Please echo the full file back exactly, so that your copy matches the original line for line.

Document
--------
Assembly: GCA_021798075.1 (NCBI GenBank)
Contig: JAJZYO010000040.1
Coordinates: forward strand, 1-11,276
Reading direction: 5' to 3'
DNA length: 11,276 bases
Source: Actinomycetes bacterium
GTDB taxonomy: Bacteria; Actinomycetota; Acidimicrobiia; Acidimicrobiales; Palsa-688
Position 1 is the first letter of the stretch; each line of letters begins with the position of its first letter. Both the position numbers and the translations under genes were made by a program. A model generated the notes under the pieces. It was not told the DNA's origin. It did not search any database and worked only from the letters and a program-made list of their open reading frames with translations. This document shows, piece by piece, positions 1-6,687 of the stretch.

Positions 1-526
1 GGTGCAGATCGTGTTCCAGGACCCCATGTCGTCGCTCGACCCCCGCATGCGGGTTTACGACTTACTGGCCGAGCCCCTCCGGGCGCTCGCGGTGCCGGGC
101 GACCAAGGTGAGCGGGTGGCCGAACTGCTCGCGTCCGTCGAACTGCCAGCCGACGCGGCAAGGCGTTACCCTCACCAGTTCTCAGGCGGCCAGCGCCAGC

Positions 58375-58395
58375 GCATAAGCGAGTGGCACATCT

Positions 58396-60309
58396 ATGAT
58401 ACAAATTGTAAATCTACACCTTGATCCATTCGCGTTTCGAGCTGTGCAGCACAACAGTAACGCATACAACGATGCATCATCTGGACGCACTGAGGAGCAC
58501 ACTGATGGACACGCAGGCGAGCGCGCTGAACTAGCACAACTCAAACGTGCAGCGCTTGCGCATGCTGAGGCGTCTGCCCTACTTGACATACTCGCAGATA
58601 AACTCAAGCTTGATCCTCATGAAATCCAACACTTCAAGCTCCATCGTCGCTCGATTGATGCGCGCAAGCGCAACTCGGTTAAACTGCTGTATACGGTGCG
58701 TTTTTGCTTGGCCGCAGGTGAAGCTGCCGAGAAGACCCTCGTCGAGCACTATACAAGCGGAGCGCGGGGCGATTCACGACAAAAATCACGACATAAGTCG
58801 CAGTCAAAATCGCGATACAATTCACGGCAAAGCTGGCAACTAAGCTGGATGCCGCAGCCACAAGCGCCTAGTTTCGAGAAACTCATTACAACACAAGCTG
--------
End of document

Assembly: GCA_021798075.1 (NCBI GenBank)
Contig: JAJZYO010000040.1
Coordinates: forward strand, 1-11,276
Reading direction: 5' to 3'
DNA length: 11,276 bases
Source: Actinomycetes bacterium
GTDB taxonomy: Bacteria; Actinomycetota; Acidimicrobiia; Acidimicrobiales; Palsa-688
Position 1 is the first letter of the stretch; each line of letters begins with the position of its first letter. Both the position numbers and the translations under genes were made by a program. A model generated the notes under the pieces. It was not told the DNA's origin. It did not search any database and worked only from the letters and a program-made list of their open reading frames with translations. This document shows, piece by piece, positions 1-6,687 of the stretch.

Positions 1-526
1 GGTGCAGATCGTGTTCCAGGACCCCATGTCGTCGCTCGACCCCCGCATGCGGGTTTACGACTTACTGGCCGAGCCCCTCCGGGCGCTCGCGGTGCCGGGC
101 GACCAAGGTGAGCGGGTGGCCGAACTGCTCGCGTCCGTCGAACTGCCAGCCGACGCGGCAAGGCGTTACCCTCACCAGTTCTCAGGCGGCCAGCGCCAGC

Positions 58375-58395
58375 GCATAAGCGAGTGGCACATCT

Positions 58396-60309
58396 ATGAT
58401 ACAAATTGTAAATCTACACCTTGATCCATTCGCGTTTCGAGCTGTGCAGCACAACAGTAACGCATACAACGATGCATCATCTGGACGCACTGAGGAGCAC
58501 ACTGATGGACACGCAGGCGAGCGCGCTGAACTAGCACAACTCAAACGTGCAGCGCTTGCGCATGCTGAGGCGTCTGCCCTACTTGACATACTCGCAGATA
58601 AACTCAAGCTTGATCCTCATGAAATCCAACACTTCAAGCTCCATCGTCGCTCGATTGATGCGCGCAAGCGCAACTCGGTTAAACTGCTGTATACGGTGCG
58701 TTTTTGCTTGGCCGCAGGTGAAGCTGCCGAGAAGACCCTCGTCGAGCACTATACAAGCGGAGCGCGGGGCGATTCACGACAAAAATCACGACATAAGTCG
58801 CAGTCAAAATCGCGATACAATTCACGGCAAAGCTGGCAACTAAGCTGGATGCCGCAGCCACAAGCGCCTAGTTTCGAGAAACTCATTACAACACAAGCTG